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Causes Of Tooth Discolouration & Stains

man with white hair smilingDiscolouration of teeth means they are not as white as they should be. There are multiple causes of tooth discolouration. However, the most common is poor dental hygiene. In this article, we deep dive into the poor dental health and other causes of tooth discolouration.

The Six Main Causes Of Tooth Discolouration

1. Poor dental hygiene
2. Ageing
3. Diet and lifestyle choices
4. Health issues and treatments
5. Genetics
6. Dental injury

1. Poor Dental Hygiene

Your overall health depends significantly on your oral and dental health. It is an integral part of your well-being. To achieve good oral hygiene, you must brush your teeth properly, clean your tongue, and floss regularly. Apart from that, plaque build-up and not brushing regularly causes yellowing of teeth hence the significance of a strict dental regimen that involves cleaning your teeth adequately.

2. Aging

As you grow older, you may start to notice changes in your bodily functions and the appearance of some parts, your teeth are not immune to these age-related changes either. So, tooth discolouration is natural when you age. The enamel (thin layer of outer tissue) on your teeth erodes, revealing the dentin underneath it with age. Dentin ranges from pale yellow to grey or black; pale-yellow dentin is a sign of healthy teeth. Therefore, as the enamel wears off, your teeth may start to look yellower or grey.

3. Diet and Lifestyle Choices

There are lots of foods and drinks that can cause tooth discolouration when you over-consume them. These foods and drinks usually have deep pigments or vibrant hues and may contain dyeing properties. Examples of such foods include coffee, tea, soda, red wine, berries, curry, foods rich in soy, and sauce-based or starchy foods. Many of these foods contain essential vitamins and minerals, so you don’t have to eliminate them from your diet. You should consume these foods moderately and ensure you brush plus floss your teeth adequately and have regular dentist visits.

Smoking and tobacco use can have a lasting colouration impact on your teeth, usually appearing after a few years. Tar and nicotine – ingredients in cigarettes and tobacco – porously enter the teeth when you’re smoking, which leaves them discoloured. The nicotine can cause a yellow tint, and tar can cause a brown tint; both are instances of extrinsic discolouration.

Practicing moderation with these lifestyle choices may benefit your dental health in the long run.

4. Health Problems and Medication

Some health conditions can affect the density of your teeth and damage the enamel, which may result in discolouration. These medical conditions include calcium deficiency, celiac, liver, metabolic diseases, and eating disorders. There are medical treatments like chemotherapy and radiation that can cause a change in the colour of your teeth.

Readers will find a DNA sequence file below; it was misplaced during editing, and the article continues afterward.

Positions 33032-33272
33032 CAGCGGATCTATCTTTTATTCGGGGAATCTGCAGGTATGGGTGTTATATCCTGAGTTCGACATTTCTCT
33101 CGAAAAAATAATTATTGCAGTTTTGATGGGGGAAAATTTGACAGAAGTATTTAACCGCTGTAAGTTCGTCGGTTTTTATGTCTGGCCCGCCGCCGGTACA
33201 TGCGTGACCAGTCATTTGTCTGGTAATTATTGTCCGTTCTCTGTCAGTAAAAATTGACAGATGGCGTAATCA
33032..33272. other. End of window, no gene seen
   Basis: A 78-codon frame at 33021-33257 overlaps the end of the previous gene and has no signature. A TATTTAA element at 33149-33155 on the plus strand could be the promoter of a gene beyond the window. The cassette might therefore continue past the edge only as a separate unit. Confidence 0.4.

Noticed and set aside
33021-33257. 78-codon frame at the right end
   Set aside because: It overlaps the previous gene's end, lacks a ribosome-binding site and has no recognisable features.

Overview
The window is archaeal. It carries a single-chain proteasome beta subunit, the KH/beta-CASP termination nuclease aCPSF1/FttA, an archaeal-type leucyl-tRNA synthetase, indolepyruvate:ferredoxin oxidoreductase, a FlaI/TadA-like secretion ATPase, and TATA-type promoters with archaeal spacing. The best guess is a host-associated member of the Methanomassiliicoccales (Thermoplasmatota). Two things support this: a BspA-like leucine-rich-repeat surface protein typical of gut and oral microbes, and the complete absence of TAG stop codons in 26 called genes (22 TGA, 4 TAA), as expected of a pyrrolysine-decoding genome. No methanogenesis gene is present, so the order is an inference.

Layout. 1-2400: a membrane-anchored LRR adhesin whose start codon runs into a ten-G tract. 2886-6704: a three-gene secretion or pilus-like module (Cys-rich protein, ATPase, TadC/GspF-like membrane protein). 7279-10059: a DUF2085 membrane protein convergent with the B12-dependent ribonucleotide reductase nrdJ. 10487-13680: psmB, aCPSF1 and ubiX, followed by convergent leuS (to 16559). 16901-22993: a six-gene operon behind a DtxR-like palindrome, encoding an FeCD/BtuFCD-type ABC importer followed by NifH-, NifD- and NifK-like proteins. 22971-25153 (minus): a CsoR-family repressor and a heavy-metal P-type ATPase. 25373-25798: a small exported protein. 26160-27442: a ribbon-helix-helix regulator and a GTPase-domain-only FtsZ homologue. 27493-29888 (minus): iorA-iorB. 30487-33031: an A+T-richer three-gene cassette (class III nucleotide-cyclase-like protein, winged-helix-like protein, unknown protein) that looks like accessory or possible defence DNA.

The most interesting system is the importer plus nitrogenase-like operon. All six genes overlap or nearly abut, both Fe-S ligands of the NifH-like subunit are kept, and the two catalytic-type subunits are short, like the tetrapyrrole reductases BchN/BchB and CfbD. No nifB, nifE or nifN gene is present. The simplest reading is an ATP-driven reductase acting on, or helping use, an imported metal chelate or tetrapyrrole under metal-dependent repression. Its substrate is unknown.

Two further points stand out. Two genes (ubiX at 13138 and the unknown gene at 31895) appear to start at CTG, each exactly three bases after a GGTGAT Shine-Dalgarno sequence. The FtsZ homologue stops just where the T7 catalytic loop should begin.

Various medications can have a lasting impact on the health of your teeth, even with good oral hygiene. Antihistamines, antipsychotics, and antihypertensive medicines may cause tooth discolouration. Antibiotics like tetracycline and doxycycline may result in discolouration when given to children under eight because it affects developing teeth. Medications for high blood pressure and bacterial infections, like common antibiotics, may also result in teeth changing hue.

5. Genetics

You can inherit gene traits that make you susceptible to tooth discolouration and easy decay. They include amelogenesis and dentinogenesis imperfecta. These two disorders cause your teeth to appear translucent, blue-grey, or yellow-brown. If you have this disorder, your teeth can be brittle or weak, making them prone to wear and breakage. Other side effects of the gene mutation include uncharacteristically small, pitted, or grooved teeth.

6. Injury

One of the most common causes of discolouration is dental trauma; your teeth can change colour after an injury. After trauma, blood can leak into your teeth from the veins supplying your teeth with blood flow. Alternatively, blood flow to your teeth may stop after an injury. Both instances can cause tooth discolouration and possible nerve damage. With children, dental trauma may result in improper enamel formation, which causes hue changes and interrupts teeth growth.

Can Tooth Discolouration Be Reversed?

There are many reasons why your teeth may lose their healthy off-white colour or change pigments. A common factor is poor dental hygiene, but genetics, trauma, diet, lifestyle, aging, and health conditions may play a role. To prevent the unfortunate occurrence of tooth discolouration, establish a good tooth cleaning routine. Avoid foods and lifestyle choices that contribute to bad dental health, and try not to fall and hit your teeth.

Whether tooth discolouration is reversible or not is dependent on the cause of discolouration. Most of the extrinsic discoloration is reversible, especially by reversing the cause of staining. Read more here on treating staining and discolouration of teeth.

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